FIG. 10 illustrates one embodiment of the present invention using a diaphragm with an AOTF filter 1090 used in a microscope 1050. The microscope light source 1055 emits light with certain wavelengths. The light guide 1045 guides that light to an AOTF 1090 which filters the light to a particular wavelength, producing filtered light 1075. The AOTF 1090 is controlled by changing the voltage from a power supply 1080 which is controlled by a computer 1085. A light collimating device 1040 collimates the filtered light and directs it to a mirror 1070 where it is reflected up toward the sample (not shown).

In operation, the present invention allows the simultaneous observation of both darkfield and fluorescence images in a microscope. To accomplish such simultaneous observation, the amount of light that reaches the sample and the frequency of the fluorescent light must be optimized depending on the properties of the sample. The present invention allows optimization of the amount of light that reaches the sample and the frequency of the fluorescent light by controlling the diameter of the opening that light can go through and by the use of a filter. Decreasing the diameter of the diaphragm will limit the amount of light incident on the sample. Furthermore, using a filter in conjunction with the diaphragm allows a user to select both the amount of unfiltered light (if any) to direct to the sample and also the frequency and diameter of the filtered light beam.

Controlling the diameter of the diaphragm helps allow the simultaneous observation of both darkfield and fluorescence images in a microscope. For instance, certain samples will only emit a small amount of flourescent light when excited. In this case, only a small amount of unfiltered light is allowed to enter the observation lens or else the fluorescent image will be washed out by the excess light. Alternatively, sometimes the sample produces strong fluorescence and bright fluorescent images. In such a case it is possible to allow a lot of unfiltered light through the diaphragm, enabling brighter images.

Optimizing the setup also requires using a frequency filter which filters light from a light source and only allows light having the optimal frequency through to excite fluorescence in a sample. In some embodiments of the present invention, the filter is a special filter for filtering one particular frequency. In other embodiments, the filter is a tunable filter which is tuned to filter the particular frequency needed to produce fluorescence in a given sample. An Acousto-Optical Tunable Filter (AOTF) is used in some embodiments. The AOTF tunes the filter by passing a particular voltage through the filter. In other embodiments, the filter is completely removed from the diaphragm.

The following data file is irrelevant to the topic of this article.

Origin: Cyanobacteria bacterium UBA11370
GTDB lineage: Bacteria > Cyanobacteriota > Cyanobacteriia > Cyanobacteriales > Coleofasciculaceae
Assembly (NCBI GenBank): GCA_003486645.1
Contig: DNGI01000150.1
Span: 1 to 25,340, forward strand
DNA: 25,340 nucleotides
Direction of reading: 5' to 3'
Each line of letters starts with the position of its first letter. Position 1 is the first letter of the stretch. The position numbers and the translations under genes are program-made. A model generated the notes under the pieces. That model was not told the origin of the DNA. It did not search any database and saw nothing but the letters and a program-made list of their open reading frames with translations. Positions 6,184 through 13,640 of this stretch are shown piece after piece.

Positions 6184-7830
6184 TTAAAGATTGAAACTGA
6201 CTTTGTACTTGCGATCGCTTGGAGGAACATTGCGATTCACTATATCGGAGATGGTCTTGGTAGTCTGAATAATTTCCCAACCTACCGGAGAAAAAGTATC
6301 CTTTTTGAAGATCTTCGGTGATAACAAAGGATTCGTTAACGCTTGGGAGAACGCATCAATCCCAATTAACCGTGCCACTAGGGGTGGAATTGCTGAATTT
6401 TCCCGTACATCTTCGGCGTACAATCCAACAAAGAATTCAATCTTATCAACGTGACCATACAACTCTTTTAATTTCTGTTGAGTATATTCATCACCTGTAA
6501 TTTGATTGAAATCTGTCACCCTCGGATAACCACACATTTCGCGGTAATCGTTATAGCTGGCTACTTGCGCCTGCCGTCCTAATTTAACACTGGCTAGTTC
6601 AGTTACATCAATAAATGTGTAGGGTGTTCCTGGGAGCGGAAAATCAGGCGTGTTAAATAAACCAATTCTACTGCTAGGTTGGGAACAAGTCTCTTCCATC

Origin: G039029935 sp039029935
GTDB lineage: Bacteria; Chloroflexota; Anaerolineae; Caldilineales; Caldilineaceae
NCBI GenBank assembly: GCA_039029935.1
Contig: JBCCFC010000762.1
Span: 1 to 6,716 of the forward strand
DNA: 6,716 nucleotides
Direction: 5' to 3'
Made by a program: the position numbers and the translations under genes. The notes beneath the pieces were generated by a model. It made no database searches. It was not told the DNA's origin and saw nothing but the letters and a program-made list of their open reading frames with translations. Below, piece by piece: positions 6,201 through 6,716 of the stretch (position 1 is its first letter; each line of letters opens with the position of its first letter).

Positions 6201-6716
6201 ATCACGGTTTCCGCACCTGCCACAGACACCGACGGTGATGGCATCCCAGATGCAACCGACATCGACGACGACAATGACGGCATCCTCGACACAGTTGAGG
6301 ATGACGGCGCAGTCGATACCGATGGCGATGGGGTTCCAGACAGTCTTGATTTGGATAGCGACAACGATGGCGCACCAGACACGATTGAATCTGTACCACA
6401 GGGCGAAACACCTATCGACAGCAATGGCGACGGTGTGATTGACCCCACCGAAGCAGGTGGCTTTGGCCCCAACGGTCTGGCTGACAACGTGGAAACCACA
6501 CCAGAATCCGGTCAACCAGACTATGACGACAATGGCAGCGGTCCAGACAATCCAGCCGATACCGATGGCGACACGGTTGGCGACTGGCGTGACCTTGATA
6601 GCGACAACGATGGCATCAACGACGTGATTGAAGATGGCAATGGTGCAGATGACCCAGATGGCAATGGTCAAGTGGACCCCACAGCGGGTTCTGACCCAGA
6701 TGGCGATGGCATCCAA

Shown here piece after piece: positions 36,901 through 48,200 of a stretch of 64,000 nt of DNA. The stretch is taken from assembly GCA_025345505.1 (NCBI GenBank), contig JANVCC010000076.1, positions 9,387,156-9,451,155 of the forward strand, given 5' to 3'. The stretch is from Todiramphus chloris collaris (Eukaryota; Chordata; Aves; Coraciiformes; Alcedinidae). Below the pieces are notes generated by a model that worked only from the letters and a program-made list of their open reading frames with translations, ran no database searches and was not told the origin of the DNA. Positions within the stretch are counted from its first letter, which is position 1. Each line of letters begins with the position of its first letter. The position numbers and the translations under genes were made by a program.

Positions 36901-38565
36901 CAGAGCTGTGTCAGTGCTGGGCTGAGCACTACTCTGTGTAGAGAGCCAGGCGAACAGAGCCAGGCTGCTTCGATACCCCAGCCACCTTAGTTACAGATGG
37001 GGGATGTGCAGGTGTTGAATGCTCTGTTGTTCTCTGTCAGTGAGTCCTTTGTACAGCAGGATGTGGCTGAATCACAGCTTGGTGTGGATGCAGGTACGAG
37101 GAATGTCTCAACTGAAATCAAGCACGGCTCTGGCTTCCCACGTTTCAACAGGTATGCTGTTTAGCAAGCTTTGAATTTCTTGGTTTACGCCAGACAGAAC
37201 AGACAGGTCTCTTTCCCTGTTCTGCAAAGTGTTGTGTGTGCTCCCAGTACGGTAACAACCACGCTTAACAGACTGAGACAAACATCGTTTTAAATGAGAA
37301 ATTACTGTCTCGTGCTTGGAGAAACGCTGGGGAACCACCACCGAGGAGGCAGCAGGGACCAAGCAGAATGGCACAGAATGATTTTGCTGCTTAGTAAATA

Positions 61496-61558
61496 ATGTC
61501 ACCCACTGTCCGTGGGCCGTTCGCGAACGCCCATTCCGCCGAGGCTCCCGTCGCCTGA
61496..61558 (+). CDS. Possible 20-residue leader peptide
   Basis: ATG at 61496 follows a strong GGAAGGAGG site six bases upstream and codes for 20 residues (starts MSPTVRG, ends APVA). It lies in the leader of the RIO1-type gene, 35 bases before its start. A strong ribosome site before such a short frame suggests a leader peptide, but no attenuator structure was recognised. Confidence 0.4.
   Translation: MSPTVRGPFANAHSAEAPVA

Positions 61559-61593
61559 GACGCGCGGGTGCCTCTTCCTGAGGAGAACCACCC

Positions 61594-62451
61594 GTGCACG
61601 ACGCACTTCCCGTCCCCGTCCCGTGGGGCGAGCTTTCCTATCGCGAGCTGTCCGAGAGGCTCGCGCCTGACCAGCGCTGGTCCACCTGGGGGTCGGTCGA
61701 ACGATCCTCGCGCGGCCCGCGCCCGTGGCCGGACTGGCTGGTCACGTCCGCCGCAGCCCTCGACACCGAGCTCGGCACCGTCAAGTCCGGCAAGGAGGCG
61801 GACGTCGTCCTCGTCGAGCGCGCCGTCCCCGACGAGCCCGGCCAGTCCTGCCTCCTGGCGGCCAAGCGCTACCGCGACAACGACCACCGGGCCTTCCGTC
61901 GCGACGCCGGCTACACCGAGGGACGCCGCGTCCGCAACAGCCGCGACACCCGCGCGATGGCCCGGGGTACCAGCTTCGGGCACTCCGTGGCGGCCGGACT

Another advantage of the present invention is that the necessary components are easy to use. The diaphragm of the present invention is simple to adjust which avoids requiring a user to possess special training. In some embodiments, fine-tuning the diameter of the opening is accomplished by simply moving a lever, allowing adjustment without disassembling the whole optics train. Furthermore, using an AOTF filter also avoids having to manually change filters in an optics train to filter some particular frequency, rather a user simply changes the voltage on a voltmeter to tune the AOTF filter and optimize the frequency based on the properties of the sample. Other advantages will be readily apparent to those ordinarily skilled in the art.

The present invention has been described in terms of specific embodiments incorporating details to facilitate the understanding of the principles of construction and operation of the invention. Such reference herein to specific embodiments and details thereof is not intended to limit the scope of the claims appended hereto. It will be apparent to those skilled in the art that modifications can be made in the embodiment chosen for illustration without departing from the spirit and scope of the invention. Specifically, it will be apparent to one of ordinary skill in the art that the device and method of the present invention could be implemented in several different ways and have several different appearances.

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US8625195 *Aug 5, 2010Jan 7, 2014National Sun Yat-Sen UniversityObjective-type dark-field illumination device for microfluidic channel
US20110157692 *Aug 5, 2010Jun 30, 2011National Sun Yat-Sen UniversityObjective-type dark-field illumination device for microfluidic channel
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Classifications
U.S. Classification359/387, 359/385, 359/368
International ClassificationG02B21/06, G02B21/00
Cooperative ClassificationG01N2021/8822, G01N21/6458, G02B21/10, G02B5/005, G02B21/16
European ClassificationG01N21/64P4C, G02B5/00D, G02B21/16, G02B21/10